A Serious game to Teach About Career Pathways in the Games Industry
Keywords:serious games, games industry, graduate skill sets, employability, career pathways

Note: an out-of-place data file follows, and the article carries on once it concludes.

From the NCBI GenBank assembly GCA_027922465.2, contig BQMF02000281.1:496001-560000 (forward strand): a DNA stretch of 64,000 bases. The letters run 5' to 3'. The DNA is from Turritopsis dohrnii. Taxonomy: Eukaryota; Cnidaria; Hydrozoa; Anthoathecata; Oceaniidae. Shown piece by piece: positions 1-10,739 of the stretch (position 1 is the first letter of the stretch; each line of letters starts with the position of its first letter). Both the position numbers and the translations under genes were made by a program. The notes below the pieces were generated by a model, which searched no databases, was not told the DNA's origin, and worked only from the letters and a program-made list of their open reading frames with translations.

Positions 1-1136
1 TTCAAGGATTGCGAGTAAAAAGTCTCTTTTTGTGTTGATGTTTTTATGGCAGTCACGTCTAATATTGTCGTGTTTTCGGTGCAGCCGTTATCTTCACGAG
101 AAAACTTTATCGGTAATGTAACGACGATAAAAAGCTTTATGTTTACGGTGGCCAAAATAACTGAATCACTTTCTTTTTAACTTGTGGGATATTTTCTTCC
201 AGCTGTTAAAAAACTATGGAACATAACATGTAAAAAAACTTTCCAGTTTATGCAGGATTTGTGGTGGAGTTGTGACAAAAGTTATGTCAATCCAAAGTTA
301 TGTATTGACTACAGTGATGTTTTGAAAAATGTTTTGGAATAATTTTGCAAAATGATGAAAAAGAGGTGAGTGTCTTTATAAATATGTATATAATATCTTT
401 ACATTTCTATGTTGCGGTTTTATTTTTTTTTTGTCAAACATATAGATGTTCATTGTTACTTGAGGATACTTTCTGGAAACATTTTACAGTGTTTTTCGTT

The games industry is one that continues to evolve and grow at an accelerated rate. Advances in technology in terms of how games are developed, the sophistication of gameplay, mechanics and their graphical representation span a multitude of game franchises. Furthermore, job roles within the games industry are as diverse as the game genres within it. One dilemma that sometimes confronts undergraduate game development students when entering university is what career path to undertake in the industry. Students in this discipline area are sometimes uncertain whether they want to pursue the aesthetical side of games development or implementational. When learning about the industry for the first time, it is important not only for students to be aware of the distinctive job roles within the industry but also how they interrelate with one another. From a higher educational standpoint, the concept of career pathways is associated with graduate employability. It is important to inform game development undergraduates from an early stage about the various routes into the games industry from a job role perspective. This paper provides a scoping overview of some of the salient job roles in the games industry and their associated hard and soft skill sets. Engagement with the literature associated with soft skills required for working in the games industry is presented. Focus is also provided on how to embed the concept of career pathways into games development higher educational curriculum. One proposed solution is the use of a serious game to teach students in this discipline about this topic. This paper also presents the development of a serious game designed to inform undergraduate game development students about different job roles within the games industry and what skill sets the industry requires. The paper advocates that a serious game can be one of many blended approaches to inform game development students about career pathways within the games industry. Acknowledgement is made that further empirical work is required to substantiate this pedagogical approach.